I could go create my own altcoin right now and mine millions of it, but if there is no one to spend it with, is it a currency? We in the industry know that it isn’t a currency, a flow of value and goods and services, until it is flowing. And that is where many of the current altcoins in the bitcoin universe get stuck. Adoption is everything. The protocol may be sound, the idea may be worthy, but without user adoption, currencies fail.
Government backed currencies don’t have that problem, most of the time. Notable exceptions occur when governments abuse their duties and print more of the currency than the market demands. But the problem of adoption, in most cases of government backed currency, is nil if the government issuing the currency has the respect of the citizens meant to use the currency. If not, as in the case of the recent fiasco in Zimbabwe, citizens will flock to other currencies. The same applies to any other currency, but at greater difficulty. Alternative currencies don’t start out with the advantage of government backing…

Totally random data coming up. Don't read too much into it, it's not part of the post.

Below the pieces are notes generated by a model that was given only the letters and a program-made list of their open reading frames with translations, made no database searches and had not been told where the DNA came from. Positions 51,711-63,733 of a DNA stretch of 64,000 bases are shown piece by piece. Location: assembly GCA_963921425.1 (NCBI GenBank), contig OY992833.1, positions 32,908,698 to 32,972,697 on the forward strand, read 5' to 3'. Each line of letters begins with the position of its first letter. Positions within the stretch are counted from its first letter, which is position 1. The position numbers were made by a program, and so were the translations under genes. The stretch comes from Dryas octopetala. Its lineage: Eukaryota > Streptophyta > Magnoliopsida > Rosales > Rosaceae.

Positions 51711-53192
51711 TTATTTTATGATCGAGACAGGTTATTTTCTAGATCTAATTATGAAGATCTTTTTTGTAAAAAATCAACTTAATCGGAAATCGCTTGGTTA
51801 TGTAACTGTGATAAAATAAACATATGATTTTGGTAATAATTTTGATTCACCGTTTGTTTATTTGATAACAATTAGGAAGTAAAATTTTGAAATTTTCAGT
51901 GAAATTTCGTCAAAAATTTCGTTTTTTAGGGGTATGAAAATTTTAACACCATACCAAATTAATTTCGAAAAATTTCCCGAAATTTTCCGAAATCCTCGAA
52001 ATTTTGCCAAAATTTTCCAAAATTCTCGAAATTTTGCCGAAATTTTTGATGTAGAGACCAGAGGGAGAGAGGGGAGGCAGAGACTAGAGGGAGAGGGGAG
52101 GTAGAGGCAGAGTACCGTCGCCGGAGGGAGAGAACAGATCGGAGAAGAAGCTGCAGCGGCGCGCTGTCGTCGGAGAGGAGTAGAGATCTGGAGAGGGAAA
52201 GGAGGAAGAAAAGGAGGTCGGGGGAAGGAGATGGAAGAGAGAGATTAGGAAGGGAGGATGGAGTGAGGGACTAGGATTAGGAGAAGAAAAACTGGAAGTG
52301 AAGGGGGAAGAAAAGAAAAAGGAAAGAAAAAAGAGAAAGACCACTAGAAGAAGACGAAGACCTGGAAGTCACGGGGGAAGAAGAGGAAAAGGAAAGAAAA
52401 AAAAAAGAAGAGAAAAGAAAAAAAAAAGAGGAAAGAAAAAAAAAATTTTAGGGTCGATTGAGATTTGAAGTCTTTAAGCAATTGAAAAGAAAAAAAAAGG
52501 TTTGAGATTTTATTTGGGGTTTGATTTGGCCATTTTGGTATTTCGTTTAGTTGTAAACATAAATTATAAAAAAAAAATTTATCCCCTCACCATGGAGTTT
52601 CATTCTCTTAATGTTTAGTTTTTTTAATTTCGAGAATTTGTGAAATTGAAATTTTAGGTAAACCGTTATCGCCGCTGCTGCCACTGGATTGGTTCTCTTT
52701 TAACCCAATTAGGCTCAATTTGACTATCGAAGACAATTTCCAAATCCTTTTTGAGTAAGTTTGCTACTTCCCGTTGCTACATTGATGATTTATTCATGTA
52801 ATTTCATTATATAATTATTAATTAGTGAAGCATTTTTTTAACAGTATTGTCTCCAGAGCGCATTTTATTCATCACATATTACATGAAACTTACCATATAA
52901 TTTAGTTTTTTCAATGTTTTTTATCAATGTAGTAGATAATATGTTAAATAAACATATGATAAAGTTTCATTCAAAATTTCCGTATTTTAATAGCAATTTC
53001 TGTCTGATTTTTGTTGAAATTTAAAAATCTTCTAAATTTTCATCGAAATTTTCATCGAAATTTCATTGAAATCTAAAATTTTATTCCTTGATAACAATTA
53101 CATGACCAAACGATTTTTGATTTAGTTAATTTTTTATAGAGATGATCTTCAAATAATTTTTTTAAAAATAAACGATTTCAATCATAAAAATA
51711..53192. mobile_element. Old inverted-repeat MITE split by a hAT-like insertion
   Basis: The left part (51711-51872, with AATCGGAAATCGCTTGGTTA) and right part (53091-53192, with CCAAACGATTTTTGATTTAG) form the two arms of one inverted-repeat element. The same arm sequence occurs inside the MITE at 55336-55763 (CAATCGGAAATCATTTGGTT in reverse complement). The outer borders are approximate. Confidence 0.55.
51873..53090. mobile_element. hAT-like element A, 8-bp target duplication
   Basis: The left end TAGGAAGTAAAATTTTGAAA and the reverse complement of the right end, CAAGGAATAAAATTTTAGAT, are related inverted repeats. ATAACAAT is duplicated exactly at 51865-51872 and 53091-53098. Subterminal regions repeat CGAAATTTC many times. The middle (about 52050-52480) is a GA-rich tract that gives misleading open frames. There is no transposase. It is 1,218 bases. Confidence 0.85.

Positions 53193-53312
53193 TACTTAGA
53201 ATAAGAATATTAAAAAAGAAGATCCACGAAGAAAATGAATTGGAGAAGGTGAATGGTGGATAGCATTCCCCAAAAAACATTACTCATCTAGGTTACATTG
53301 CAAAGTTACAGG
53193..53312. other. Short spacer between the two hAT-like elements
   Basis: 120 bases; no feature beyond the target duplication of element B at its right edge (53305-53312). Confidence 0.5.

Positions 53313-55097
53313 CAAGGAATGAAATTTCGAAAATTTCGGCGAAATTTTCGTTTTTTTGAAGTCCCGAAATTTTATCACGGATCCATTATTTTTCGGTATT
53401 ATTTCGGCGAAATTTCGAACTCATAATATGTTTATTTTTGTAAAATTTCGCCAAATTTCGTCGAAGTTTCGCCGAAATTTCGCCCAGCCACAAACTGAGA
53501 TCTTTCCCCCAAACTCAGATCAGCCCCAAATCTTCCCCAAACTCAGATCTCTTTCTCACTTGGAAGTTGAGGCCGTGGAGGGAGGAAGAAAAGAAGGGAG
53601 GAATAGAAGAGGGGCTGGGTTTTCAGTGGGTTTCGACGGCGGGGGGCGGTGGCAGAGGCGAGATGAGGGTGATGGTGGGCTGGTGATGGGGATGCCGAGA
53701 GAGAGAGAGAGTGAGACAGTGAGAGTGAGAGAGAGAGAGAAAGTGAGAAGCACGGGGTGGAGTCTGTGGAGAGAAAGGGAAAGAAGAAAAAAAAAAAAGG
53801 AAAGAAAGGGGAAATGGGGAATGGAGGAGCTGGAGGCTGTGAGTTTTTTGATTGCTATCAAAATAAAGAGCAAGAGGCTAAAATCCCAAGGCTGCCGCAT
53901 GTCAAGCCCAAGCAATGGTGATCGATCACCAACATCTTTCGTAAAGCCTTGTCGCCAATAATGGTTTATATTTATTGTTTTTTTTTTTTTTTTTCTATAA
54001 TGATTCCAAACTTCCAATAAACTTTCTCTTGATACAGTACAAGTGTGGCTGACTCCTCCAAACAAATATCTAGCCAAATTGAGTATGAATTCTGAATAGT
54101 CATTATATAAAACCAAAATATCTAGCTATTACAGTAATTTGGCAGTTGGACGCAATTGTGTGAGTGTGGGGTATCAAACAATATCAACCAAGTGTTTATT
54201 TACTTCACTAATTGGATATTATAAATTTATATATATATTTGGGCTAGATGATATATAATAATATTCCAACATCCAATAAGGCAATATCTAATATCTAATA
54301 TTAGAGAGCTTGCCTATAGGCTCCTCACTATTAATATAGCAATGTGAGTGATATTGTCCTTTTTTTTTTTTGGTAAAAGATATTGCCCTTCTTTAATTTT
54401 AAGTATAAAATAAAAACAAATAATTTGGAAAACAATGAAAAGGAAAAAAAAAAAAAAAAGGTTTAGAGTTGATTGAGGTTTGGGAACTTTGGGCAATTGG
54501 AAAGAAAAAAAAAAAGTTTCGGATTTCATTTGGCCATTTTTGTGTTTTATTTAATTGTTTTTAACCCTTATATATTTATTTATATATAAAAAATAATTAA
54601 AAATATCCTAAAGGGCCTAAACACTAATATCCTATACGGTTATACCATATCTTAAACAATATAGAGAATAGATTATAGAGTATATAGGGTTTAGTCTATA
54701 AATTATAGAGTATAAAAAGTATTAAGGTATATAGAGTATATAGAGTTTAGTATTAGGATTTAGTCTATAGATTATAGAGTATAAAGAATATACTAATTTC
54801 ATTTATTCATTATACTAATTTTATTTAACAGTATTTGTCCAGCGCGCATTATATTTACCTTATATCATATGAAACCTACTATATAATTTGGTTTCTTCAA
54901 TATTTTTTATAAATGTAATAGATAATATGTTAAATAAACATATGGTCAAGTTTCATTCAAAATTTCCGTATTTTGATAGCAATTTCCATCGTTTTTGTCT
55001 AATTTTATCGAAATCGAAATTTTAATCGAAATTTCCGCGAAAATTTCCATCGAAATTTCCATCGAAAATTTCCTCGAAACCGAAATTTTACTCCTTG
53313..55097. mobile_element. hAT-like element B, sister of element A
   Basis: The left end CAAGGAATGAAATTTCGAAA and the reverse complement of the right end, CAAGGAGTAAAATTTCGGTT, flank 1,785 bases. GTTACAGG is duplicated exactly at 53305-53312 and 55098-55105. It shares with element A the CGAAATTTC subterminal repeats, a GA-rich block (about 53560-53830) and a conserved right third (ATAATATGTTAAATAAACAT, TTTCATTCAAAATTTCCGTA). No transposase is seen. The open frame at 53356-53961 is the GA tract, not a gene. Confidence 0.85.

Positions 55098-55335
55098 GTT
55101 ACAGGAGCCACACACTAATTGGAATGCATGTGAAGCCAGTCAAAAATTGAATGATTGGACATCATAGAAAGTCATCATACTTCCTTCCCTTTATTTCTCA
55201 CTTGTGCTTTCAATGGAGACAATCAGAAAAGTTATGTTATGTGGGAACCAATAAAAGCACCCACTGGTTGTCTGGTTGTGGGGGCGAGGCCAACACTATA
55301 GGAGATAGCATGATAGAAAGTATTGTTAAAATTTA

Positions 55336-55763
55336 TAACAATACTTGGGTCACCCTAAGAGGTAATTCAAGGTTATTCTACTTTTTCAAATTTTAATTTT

The barrier to entry in to the alternative currency market has been lowering and lowering over the last ten years, but with the bitcoin protocol any barrier to entry is almost non-existent. And community currencies aren’t the only place the bitcoin protocol is going to affect.
I’m not pretending to be amazing at reading the tea leaves and seeing in to the future, but I would expect to see bitcoin and altcoins take over specific niches as time passes. Dogecoin has in short time become one of the most usable tipping currencies on the internet. Bitcoin itself makes international money transfers quick and easy. There are and will continue to be others who fill niches in the money transfer and property exchange space. All this and I haven’t even said anything about the advances that the blockchain technology brings to so many other areas…
One thing is for certain: cryptocurrencies like bitcoin and community currencies are here to stay. They may change, they may take different forms, but they aren’t going anywhere. And community currencies, in my opinion, are benefitted greatly by the invention of bitcoin.